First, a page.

Saturday, June 4, 2011


When Hallie was just a baby I was often panicked about whether or not I was a good parent, and if I would be a good parent as she got older and the parenting issues became more complicated and with longer lasting implications.

My heart fell into my feet yesterday, and I stared at Hallie willing myself not to cry, not to overreact, but to think the moment through slowly and figure out an appropriate response as she stood there and stared at me, perhaps not realizing the bombshell she had just dropped on me.

She's just over three years old.  We were getting ready to go to the lake to play with some friends we were meeting there.  She was so excited, and had been running around the house all morning practicing swimming like a turtle.  She even taught Hanna how to do it.  I got out their swimsuits and put them on, because I wanted to make sure that we had suits that fit, this being the first time we've gone swimming this season.  Hallie was bouncing off the walls full of exuberant toddler energy.  Satisfied that the suits fit well, I left to go take care of other things, packing towels and sunblock and a picnic lunch.  She's just over three years old.  Did I already say that?

Hallie found me, and had a sad look on her face. "I need a new swimsuit." She told me. "Why?" I asked her.  "Because this one makes my belly look big."

I just stared at her. Does she mean that? Does she know what she is saying, or is she just parroting something she has heard other people say? (Me? Have I said that?)  I took a deep breath, told myself to relax, and said, "Hallie, your tummy is beautiful."

"No, mommy. This swimsuit makes it look too big. I need a new one." She said, as she compulsively ran her hands up and down her precious toddler belly.  Again, I just stared at her. What is the appropriate response here?  Part of me was sort of glad that we were having this conversation when she was three, because if she had been thirteen I have a feeling she would have been talking about it to her girlfriends and not to me, and what would they say?  It scares me...

I said, "Hallie, I think that your tummy is perfect. I think it is beautiful, and I think... I think... I think I am going to have to put some kisses on it now." And I leaned in and blew raspberries and kisses all over it, tickling and hugging her at the same time.  It worked of course, and she was off like a rocket, giggling and squealing.  But she came back a minute later.  "Is your tummy big, Mommy?"  I looked down at mine. Sure it was bigger than I wished it was. But I thought about the response I had given her about her tummy, and it made me think of what my mom would say to me if she were here.  'Your tummy is perfect. I think it is beautiful."  So I was being honest when I told her that I thought my tummy looked just fine.  And I'm going to try really, really hard to remember that when I look in the mirror.  For her sake, and mine.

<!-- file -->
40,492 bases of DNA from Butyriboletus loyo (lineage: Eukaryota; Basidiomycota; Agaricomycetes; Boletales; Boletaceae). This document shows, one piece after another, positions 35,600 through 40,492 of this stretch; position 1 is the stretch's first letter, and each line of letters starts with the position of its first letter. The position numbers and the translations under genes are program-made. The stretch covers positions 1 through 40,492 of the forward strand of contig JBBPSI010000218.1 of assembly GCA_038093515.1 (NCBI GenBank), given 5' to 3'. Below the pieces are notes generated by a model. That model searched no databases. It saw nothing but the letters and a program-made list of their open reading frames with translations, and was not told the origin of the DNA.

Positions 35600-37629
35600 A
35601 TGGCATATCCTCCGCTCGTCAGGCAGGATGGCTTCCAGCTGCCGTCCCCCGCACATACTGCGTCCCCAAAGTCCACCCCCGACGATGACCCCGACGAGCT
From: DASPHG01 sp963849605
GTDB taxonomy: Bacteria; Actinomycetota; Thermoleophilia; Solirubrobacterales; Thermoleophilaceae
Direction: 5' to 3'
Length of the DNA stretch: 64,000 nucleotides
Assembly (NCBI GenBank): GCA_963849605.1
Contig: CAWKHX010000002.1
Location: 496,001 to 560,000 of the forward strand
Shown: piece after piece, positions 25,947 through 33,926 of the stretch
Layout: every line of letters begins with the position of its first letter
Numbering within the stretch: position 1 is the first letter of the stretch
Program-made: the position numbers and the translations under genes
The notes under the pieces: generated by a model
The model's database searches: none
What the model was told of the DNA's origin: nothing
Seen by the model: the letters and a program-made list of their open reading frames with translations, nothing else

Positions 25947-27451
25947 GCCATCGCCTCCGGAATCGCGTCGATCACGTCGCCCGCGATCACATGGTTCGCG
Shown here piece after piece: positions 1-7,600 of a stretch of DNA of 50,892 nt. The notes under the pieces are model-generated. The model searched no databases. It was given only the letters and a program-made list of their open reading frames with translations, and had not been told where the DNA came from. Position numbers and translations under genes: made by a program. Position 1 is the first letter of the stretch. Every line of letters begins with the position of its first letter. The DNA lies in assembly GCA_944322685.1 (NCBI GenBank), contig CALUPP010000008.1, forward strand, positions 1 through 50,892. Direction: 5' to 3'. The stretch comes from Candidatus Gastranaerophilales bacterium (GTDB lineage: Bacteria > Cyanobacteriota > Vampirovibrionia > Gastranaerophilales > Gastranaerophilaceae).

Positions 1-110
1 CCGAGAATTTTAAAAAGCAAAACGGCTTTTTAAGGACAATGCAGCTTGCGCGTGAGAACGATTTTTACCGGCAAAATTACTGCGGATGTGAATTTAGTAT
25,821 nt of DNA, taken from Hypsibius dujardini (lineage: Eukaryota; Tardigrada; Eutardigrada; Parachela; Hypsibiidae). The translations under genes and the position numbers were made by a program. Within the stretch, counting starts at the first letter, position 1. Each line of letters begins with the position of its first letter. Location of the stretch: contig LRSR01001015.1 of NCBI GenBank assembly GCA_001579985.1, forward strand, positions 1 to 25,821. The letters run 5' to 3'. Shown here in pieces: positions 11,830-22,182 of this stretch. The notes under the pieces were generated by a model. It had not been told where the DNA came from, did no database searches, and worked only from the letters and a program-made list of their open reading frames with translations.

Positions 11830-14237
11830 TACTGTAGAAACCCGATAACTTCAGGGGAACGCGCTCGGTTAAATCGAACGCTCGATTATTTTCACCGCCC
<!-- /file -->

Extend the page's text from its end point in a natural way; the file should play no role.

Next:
And part of me still worries, and wonders. Was that the correct response? Should I have done differently? What will I do if/when she faces these worries again later, when she might really mean it?


  1. That is intense Amy. I think you did the right thing. I see now that I need to change my attitude about my Post Baby Body, too!

  2. Did I already tell you this? The other day I heard a five year old tell Jill that Jill was too fat. I didn't handle it very well, but I never have been good with surprises! I gasped and said, "Did you just call my daughter fat??" I semi recovered and said "I think you just mean the chair is too small." (Jill was trying to fit on the same chair with her.) Sigh. So much about them growing up to not look forward to . . .

  3. I think you had a great response. I am sure it will come up again sometime in her young life. It is super sad how the body image is starting to affect children younger and younger.

  4. A Mother who radiates self-love and self-acceptance actually VACCINATES her daughter against low self-esteem. "
    — Naomi Wolf
    I think u responded perfectly!

  5. Wow. I cannot believe that happened. I think that was a wonderful response though and a good reminder for all of us who feel like our tummies are too big.

  6. Oh, I dread having these sort of conversations as our little ones grow. I don't want their friends of the tv to tell them what is "beautiful." I think you did great!

  7. Hallie is going to grow up copying what her mom does best; and that will include thinking things through and finding the right answer.

    I love how Elder Packard once explained that for him, his being nervous, meant he was open to spiritual direction.

    No false calm security feeling we have the answers; instead an intensity to find what to say, where to turn.

    You go girl!